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Custody and Best Interests of the Child

Home l Referral by the Court l Mediation l Evaluation l Custody and Best Interest of Children l Developmental Stages of Children l Parenting TimeParents Helping Their ChildrenParenting Time Evaluation l Domestic Abuse l Community Resources l Book ResourcesPrivacy Rights l Fee Schedule

Legal and Physical Custody

There are two kinds of custody:

1) Legal Custody is the right to make decision about a children’s education, health and welfare.

  • Joint legal custody permits both parents to be involved in these decisions.
  • Sole legal custody gives one parent authority to make these decisions.

2) Physical Custody

  • Physical custody is the routine daily care and control and residence of the child.
  • Joint physical custody means that the routine daily care and control and residence of the child is shared between the parties.
  • Sole physical custody means that the children lives primarily with one parent and the other parent, either by agreement between the parents, or by order of the court, has scheduled parenting time.

Best Interests of the Child

Minnesota State Statutes define relevant factors to be considered and evaluated by the Court when designating custody of minor children. In addition, there are other factors that are considered when joint custody is requested or modification of custody orders are sought.

Please read Custody and Support of Children on Judgment MN Statute.

Mediation Agreement

If the parents agree about custody and the parenting time schedule, the mediator will write up the agreement by the parties and send a copy to each parent, and their attorney, if represented. Each parent will then have 10 business days to review the agreement. If there are any concerns about the agreement during this time, one or both of the parents must contact the mediator who will try to help resolve the issue(s). If the agreement is not acceptable after all, the parents will typically be referred to another Family Court Officer for a custody evaluation.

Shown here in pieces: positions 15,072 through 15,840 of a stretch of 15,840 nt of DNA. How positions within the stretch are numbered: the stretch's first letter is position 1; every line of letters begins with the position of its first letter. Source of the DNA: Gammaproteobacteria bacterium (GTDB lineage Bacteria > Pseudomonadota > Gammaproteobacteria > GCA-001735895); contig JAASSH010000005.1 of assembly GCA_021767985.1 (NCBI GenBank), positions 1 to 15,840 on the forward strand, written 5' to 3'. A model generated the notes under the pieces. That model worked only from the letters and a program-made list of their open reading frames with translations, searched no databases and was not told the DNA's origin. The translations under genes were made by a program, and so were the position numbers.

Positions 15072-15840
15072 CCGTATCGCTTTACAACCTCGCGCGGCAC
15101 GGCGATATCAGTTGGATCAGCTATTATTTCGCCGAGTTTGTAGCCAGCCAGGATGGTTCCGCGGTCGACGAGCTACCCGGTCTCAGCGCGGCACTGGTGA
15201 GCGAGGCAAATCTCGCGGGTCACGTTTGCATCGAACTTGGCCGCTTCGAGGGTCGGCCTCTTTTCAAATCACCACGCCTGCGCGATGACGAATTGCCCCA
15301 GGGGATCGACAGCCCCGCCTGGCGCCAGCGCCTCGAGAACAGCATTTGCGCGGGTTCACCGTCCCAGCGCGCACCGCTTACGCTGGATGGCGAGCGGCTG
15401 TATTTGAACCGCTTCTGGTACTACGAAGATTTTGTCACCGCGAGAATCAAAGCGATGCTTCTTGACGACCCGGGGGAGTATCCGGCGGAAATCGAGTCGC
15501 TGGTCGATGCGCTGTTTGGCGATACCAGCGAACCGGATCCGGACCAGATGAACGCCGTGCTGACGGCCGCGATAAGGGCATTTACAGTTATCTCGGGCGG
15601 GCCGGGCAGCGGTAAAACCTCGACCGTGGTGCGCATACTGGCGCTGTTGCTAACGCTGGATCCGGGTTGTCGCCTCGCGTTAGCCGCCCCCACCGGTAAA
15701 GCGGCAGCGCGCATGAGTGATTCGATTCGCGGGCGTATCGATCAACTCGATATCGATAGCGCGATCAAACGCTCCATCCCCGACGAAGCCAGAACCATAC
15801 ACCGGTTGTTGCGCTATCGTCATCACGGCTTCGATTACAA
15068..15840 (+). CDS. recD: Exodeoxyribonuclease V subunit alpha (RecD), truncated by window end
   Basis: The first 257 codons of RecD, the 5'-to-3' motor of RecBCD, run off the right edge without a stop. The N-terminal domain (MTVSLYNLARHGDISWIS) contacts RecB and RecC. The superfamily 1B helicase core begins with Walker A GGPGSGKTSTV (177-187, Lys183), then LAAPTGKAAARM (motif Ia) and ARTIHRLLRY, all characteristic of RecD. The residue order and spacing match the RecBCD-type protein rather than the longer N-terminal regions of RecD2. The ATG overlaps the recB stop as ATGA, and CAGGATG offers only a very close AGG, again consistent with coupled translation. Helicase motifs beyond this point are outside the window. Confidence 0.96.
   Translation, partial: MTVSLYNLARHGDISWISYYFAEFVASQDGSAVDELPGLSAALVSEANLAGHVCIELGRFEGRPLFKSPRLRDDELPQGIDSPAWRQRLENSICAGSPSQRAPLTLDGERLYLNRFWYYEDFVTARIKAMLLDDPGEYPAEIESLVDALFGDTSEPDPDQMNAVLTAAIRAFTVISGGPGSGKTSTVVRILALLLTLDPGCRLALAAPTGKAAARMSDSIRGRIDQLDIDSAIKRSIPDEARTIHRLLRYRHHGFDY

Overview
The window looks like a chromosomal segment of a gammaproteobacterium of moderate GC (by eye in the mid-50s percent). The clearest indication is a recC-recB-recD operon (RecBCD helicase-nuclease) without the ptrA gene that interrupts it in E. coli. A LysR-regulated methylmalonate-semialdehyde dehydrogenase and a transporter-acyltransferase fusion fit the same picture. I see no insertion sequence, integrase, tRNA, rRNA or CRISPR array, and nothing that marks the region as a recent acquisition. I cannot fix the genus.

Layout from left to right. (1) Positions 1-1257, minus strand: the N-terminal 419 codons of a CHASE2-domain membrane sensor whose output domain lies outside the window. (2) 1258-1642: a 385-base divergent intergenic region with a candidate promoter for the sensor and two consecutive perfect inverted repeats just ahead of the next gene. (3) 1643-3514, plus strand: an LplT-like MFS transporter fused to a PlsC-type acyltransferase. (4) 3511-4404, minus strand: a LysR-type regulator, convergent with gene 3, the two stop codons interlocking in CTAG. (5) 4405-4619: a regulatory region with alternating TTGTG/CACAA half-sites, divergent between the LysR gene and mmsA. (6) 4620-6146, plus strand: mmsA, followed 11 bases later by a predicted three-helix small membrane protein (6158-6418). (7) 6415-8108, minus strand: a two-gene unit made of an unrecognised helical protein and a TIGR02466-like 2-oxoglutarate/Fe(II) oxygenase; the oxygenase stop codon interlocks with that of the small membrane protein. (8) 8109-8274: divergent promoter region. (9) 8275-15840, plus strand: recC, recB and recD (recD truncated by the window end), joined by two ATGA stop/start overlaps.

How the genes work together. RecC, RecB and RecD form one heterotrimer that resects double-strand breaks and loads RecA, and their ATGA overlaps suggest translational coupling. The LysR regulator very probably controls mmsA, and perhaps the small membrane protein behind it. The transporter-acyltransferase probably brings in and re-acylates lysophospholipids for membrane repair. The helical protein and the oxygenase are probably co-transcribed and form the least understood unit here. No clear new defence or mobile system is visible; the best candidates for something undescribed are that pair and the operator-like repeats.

If the agreement is acceptable, the mediator will forward it to the court. If either party has an attorney, the attorney is responsible for providing the court with a stipulation – a formal agreement signed by all parties submitted to the Court to become an Order. If neither parent has an attorney, the parents will return to court and the judicial officer will make the agreement an order.

If the parents do not reach agreement, typically the case is referred for evaluation.

Children and Separation

Children experience anxiety, distress and insecurity during separation. Expect some changes in your child – emotional and behavioral – stay focused on helping your children adjust to the separation.

The first year following separation is a crucial time for children. Parents are likely to be more distracted, and routines may be disrupted.

Everyone, including the children are struggling to find a new balance.

See: Helping Your Children Through Separation and Divorce

Important Reminders

  • Children of all ages who witness family violence of any kind are emotionally traumatized
  • Children need to be emotionally and physically safe from parental conflict
  • Children likely benefit from a relationship with both parents
  • Parents and children experience a great sense of loss in separation and/or divorce
  • Parents and children usually need emotional support and guidance through the process of separation and/or divorce
  • A custody and parenting time plan needs take into consideration the age, developmental and emotional stage of each child.
  • Children benefit from consistency and stability provided by both parents.
  • Children like to know in advance when they will be spending time with each parent.
  • Respect your children’s right to have an ongoing relationship with the other parent- you are separating  from the other parent - the children are not!